Absurdly fresh groceries, delivered. 

Almanac Beer Co. Bottles the Season into Sours

Almanac Beer Co. Bottles the Season into Sours

How the local brewery turns to absurdly fresh produce from our farms to brew the best beers for spring.

Welcome to Scratchpad, an ever-growing glossary of I-don’t-have-time-for-this-interview interviews with the badass producers, teammates, and customers that make up the Good Eggs community.

Today: On the heels of the opening of their new brewery and taproom in Alameda, we chatted with the brewers behind Almanac Beer Co. — one of the first breweries we brought on when we launched our beer and wine section — about crafting fruit-forward sours, new brews in the works, and how they’re bringing sustainable sourcing to the beer industry.

There are plenty of well-curated wine lists, citing the location, grape variety, and winemaker; plenty of salads listing where every leaf came from; but when it comes to the conversation around sustainable production, beer is often an afterthought. At least, to according to Jesse Friedman and Damian Fagan, owners and founders of Almanac Brewing Co. By sourcing thousands of pounds of fresh fruit from local farmers, and embracing the flavors of the Northern California, Almanac Brewing hopes to bring the same thoughtful sourcing that defines the local food movement into the world of beer.

almanac-beer-co-good-eggs.jpeg

There’s really no doubt: Almanac sour beers taste like San Francisco — they taste like the Bay Area because, just like wine, they’re imbued with a sense of terroir from the fruits used to flavor them. “We both really embraced the farm-to-table ethos of the San Francisco food community,” Friedman says, so they founded Almanac to showcase those flavors in an avenue not quite fully explored: beer. In an interview last year, one of our friends and producers Jolie Devoto from Golden State Cider spoke of the unique flavors and intensity that fruits up and down the west coast develop.

good-eggs-winter-citrus.jpeg

Beer is usually the opposite, according to Jesse, and relies more heavily on consistency across time and location. But Almanac lets the crops decide what brews get made and what they taste like year in, year out: “There’s change in what we offer year-to-year because we’re trying to capture that sense of terroir.” Friedman and Fagan call this approach “farm-to-barrel.” The singular flavors of local fruit determine the character of every Almanac beer.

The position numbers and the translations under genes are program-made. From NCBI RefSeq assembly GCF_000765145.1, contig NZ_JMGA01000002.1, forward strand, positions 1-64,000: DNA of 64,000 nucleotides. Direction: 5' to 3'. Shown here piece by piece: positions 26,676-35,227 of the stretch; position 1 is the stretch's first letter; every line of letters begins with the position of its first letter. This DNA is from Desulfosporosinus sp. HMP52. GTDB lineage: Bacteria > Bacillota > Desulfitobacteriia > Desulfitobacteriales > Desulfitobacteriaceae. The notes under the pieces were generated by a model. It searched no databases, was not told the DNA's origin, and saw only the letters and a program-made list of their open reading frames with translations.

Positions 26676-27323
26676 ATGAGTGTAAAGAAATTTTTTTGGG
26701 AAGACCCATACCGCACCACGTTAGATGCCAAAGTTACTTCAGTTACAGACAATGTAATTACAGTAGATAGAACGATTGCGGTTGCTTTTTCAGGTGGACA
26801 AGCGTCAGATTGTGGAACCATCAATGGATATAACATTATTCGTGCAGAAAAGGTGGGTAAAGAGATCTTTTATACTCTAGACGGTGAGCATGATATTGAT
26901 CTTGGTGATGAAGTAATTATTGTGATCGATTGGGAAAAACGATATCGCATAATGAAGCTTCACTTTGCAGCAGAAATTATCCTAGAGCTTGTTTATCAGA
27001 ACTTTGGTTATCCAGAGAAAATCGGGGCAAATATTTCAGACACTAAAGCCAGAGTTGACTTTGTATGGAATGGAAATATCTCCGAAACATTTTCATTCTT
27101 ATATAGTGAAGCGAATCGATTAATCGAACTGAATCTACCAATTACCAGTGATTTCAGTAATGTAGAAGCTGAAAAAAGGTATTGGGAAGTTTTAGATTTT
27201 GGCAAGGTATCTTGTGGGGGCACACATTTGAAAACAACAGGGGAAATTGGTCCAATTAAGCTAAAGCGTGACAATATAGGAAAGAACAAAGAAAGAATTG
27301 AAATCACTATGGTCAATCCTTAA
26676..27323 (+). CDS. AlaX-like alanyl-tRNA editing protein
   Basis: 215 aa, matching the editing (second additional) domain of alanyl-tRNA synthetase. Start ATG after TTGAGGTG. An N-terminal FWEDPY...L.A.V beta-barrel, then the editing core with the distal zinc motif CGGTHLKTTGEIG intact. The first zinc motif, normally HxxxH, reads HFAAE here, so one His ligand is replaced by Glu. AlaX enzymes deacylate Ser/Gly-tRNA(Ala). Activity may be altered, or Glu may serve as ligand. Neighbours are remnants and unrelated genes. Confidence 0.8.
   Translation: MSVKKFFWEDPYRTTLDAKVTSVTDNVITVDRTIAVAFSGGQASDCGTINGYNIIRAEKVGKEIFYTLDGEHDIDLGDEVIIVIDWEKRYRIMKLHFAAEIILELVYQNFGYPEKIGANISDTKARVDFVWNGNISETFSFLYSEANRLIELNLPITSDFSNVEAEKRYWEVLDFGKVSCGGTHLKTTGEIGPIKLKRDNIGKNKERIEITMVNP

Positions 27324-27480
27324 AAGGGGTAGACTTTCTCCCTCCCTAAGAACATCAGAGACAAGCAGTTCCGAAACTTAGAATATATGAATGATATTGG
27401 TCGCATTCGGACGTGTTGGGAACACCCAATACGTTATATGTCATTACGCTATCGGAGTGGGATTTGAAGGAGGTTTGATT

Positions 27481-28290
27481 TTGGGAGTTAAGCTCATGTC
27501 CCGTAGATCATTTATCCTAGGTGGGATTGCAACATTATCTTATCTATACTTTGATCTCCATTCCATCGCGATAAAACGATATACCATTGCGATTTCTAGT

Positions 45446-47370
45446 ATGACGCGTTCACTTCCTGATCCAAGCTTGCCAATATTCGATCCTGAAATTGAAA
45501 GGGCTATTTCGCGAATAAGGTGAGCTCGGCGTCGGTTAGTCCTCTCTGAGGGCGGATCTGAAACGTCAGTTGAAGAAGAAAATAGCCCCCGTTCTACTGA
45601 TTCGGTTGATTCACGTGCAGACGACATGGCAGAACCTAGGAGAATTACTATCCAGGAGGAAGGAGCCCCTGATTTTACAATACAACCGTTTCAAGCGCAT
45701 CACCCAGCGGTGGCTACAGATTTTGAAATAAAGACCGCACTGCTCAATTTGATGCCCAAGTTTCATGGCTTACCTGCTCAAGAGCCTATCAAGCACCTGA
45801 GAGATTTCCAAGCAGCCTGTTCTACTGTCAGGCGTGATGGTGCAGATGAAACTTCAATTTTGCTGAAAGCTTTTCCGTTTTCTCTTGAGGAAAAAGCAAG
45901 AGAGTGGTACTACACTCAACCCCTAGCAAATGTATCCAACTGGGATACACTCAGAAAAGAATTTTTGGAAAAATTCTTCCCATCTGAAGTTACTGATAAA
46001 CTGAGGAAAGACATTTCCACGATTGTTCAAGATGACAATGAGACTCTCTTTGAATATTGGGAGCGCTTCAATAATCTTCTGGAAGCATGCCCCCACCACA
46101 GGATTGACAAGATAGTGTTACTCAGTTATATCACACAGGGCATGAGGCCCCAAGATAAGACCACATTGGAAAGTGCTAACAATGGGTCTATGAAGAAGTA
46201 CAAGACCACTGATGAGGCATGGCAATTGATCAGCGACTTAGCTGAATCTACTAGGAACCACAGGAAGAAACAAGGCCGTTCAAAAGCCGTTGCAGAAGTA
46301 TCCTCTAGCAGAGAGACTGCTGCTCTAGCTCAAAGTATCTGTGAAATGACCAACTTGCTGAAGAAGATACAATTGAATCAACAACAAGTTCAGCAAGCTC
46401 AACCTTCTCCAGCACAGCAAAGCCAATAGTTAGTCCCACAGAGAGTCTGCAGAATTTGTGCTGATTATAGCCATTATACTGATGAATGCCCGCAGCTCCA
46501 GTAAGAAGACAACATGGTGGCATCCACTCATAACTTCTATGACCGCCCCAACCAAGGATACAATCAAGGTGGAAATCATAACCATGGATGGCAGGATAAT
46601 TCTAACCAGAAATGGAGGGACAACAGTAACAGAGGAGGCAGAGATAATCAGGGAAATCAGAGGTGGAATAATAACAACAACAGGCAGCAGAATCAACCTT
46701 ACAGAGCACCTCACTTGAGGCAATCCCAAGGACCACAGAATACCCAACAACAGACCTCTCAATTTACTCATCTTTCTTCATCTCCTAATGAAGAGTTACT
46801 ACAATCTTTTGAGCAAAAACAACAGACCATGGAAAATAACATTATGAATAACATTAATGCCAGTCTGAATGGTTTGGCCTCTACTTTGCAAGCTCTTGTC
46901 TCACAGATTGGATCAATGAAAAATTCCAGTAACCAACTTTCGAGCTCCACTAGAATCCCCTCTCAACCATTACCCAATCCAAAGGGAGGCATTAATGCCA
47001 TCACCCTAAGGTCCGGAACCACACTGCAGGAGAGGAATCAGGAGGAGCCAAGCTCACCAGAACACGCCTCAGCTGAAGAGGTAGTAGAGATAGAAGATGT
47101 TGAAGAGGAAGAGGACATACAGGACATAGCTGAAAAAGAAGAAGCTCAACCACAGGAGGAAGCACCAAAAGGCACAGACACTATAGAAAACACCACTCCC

Last summer, Almanac partnered with Blossom Bluff Orchards, growers of some of our favorite stone fruits, to brew a line of fruit-fermented beers like Farmer’s Reserve Pluot sour (one of Jesse’s favorites). He asked for a “cross section of an entire summer harvest” Blossom Bluff had to offer to make this unique magical brew that incorporates the tart, sour punch of the early season fruit mixes with the honey-sweet, juicy comfort of late-season fruit.

“Working with farmers is a really cool way for us to be inspired by the agricultural heritage of California.” Almanac beers are tied to California, tied to seasonality, tied to the weather here, and, by extension, the place. Almanac took in over 85,000 pounds of fresh fruit from local California farms like Blossom Bluff for making barrel aged sours — lavender from Eatwell Farm, citrus from Hamada, and the list goes on.

The majority of their farm partners are ours as well — the same citrus and berries our customers snack on are used to brew Almanac sours. Like us, the brewing company votes with their dollar to champion local farmers and producers while brewing straight up delicious, unique beers. Their Lavender Honey Sour is out of this world, and I’ve peeped a new brew, Peach Galaxy, made with 6,000 pounds of Blossom Bluff’s summer peach harvest. Because these sour beers are barrel aged, peak-season fruit is almost preserved in the beer “just like jam-making.” We get to taste the best of the peak summer harvest in the dead of winter, and wax-nostalgic about peach juice running down our wrists, all with a few sips from a bottle.

With the opening of their new brewing facility in Alameda, Almanac will be able to focus more on quality of the product as they grow. It’s where they’ll brew the very first IPAs to come out of the new facility, as well as the apricot and cherry heavy Valley of the Heart’s Delight, a reference to Silicon Valley’s history of apricot growing. Next up is Blueberry Jack, a berry sour that’s dry-hopped after the barrel aging process — it’s citrusy and grassy, wheaty, dank, and fruity. And coming in just a couple weeks is this year’s Summer in the City, a blonde sour base brewed with Buddha’s hand (!), pomelos, grapefruits, and Meyer lemons from Hamada Farms, and dry-hopped to bring out the aromatic qualities of the citrus.

almanac-taproom-good-eggs.jpeg

We’ll be bringing these new brews into our Marketplace over the next few months for easy drinking come warmer days, but in the meantime, sip a few sours at Almanac’s original outpost in the Mission, or their new taproom in Alameda.

Shop beers from Almanac Beer Co. and a roster of other local breweries for delivery to your door on goodeggs.com.

The Keys to a Great Spring Vegetable Plate

The Keys to a Great Spring Vegetable Plate

The Best Boiling Times for Eggs

The Best Boiling Times for Eggs